Union County Sheriff Rocky Nelson introduced the county's newest drug dog - JT.
The meeting of the Jerome Township Trustees was a fitting choice to
introduce the dog as the trustees actually paid for the dog. The
children of Jerome Township were given the opportunity to submit names
for the dog.
"We thought the best thing to do was put a committee together to go
through those entries," Nelson said.
The committee, made up of Nelson, Rose, Lt. Jeff Frisch, Trustee Ron
Rhodes, and residents Charlotte and Mike Gibbons, found a favorite among
the entries. Actually they found the same name three times.
"JT," said Rose. "That pretty much sums it up. That was pretty much
perfect for the dog."
The three youths, Brandee Floyd, Melissa Noel and four-year Bryson Darr,
who submitted the name JT were all honored at the meeting. The three
were each given a Union County Sheriff's Office K-9 Unit shirt, a gift
certificate to Der Dutchman, a lapel pin from the sheriff's Office and a
$50 savings bond.
"We didn't count on having duplicate entries," said Rhodes. "But it was great."
He said the township received 50 name entries.
"I want to thank you again, publicly, for supporting the canine
program," Nelson told the trustees.
Nelson said the canine handlers put as much work into choosing the dog
as they did the name.
"They took a whole day to interview the dog," Nelson laughed. He
clarified, saying, "there was a lot that went into making sure we had
the best dog of the group."
He said it seems the correct choice was made. Nelson said the dog has
been on the road about four weeks. In that time, JT has been used 60
times, including 40 traffic stops. The 15-month-old German shepherd has
helped make 17 drug arrests including three felonies.
"That doesn't count how many DARE graduations and demonstrations he has
already been part of," Nelson said.
Rose said the dog has the perfect temperament for a working police dog.
"What is great about JT is he loves kids," Nelson added. "He loves
people, but when it is time to work, he loves to go to work. He is just great."

Fairbanks  looks at change for kindergarten
By KARLYN BYERS
The mother of a child who will be enrolled in kindergarten at Fairbanks
Elementary next year spoke to board members Monday night, asking them to
implement an all-day, every other day kindergarten program.
Sandie Miller told board members at the regular December meeting that
research she has conducted indicates that children transition better to
first grade and test scores tend to look better early on when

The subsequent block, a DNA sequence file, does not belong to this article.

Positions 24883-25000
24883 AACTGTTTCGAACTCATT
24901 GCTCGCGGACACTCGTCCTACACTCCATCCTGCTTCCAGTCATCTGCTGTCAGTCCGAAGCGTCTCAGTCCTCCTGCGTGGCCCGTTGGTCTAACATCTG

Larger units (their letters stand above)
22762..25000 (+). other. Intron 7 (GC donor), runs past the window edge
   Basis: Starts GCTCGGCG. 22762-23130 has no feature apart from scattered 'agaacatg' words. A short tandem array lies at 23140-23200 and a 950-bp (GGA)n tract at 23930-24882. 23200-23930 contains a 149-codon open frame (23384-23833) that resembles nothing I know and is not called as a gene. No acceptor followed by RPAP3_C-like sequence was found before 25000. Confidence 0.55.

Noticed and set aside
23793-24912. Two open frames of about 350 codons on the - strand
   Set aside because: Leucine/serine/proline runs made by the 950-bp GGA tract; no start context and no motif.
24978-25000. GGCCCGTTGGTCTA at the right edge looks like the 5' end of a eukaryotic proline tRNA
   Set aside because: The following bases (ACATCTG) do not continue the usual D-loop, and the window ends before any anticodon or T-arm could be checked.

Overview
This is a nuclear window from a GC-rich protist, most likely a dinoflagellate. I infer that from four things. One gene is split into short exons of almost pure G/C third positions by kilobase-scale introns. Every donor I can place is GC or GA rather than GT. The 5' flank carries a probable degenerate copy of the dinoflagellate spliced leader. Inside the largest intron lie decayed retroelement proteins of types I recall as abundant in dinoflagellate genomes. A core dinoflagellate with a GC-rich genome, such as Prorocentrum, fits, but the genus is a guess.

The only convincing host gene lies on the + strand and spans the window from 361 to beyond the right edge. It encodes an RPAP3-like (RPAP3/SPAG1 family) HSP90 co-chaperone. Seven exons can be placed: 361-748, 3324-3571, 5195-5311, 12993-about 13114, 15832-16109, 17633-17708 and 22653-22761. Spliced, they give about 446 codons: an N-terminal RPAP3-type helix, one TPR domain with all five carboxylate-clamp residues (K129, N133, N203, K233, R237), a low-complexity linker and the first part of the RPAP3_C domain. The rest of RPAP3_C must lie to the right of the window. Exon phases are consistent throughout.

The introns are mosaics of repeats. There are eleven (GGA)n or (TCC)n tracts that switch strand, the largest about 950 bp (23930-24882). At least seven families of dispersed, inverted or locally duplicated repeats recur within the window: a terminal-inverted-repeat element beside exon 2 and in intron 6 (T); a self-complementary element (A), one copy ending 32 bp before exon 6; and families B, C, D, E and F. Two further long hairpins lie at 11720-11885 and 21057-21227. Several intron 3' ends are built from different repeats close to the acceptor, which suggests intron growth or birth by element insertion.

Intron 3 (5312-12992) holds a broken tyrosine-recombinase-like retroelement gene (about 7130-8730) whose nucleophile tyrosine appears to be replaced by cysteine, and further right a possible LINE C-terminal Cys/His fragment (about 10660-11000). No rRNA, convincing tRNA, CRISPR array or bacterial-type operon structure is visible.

kindergarten pupils spend more time in the classroom.
Pupils also develop better social skills and teachers don't feel as
pressured in an all-day environment, she added.
Board president Kevin Green suggested Fairbanks Elementary Principal
Mark Lotycz look into the matter and report back to the board.
Board members also participated in a "clicker" demonstration conducted
by Fairbanks Elementary teachers Debbie Hegenderfer and Kim Bailey.
"Clickers" are wireless remotes that allow pupils to click in their
response to questions posed by their teachers. A receiver is plugged
into a laptop computer, and pupils aim their clickers at the receiver
which transmits their responses to the computer. Responses are then
shown on a Smart Board, or in the case of Monday night's demonstration,
on a classroom wipe board.
Teachers get immediate feedback as to what percentage of the class has
the correct answer and also can pinpoint pupils who might need attention.
"The kids love it because it is a game," Hegenderfer said, adding that
the clicker system works especially well with shy pupils who shrink away
from class participation.
The system is used mainly with third and fourth graders, although
superintendent Jim Craycraft said senior citizens participating in a
recent school grandparent day were "having a great time" using the new
system.
 Hagenderfer said she uses the clicker system probably three times a
week, while Bailey said she probably uses the system weekly.
In other business, the board:
.Approved Jennifer Picklesimer, substitute secretary, substitute
educational aide, and Joshua Barker, one-year contract as full time custodian.
.Approved supplemental contracts for Mitzi Noland, art club advisor, and
Marion Boggs, science club advisor, for the 2007-2008 school year.
.Approved Morgan Cotter, winter and spring weightlifting coordinator,
and Chris Luke, middle school wrestling coach.
.Approved the Ohio School Board Association membership fee of $2,953 for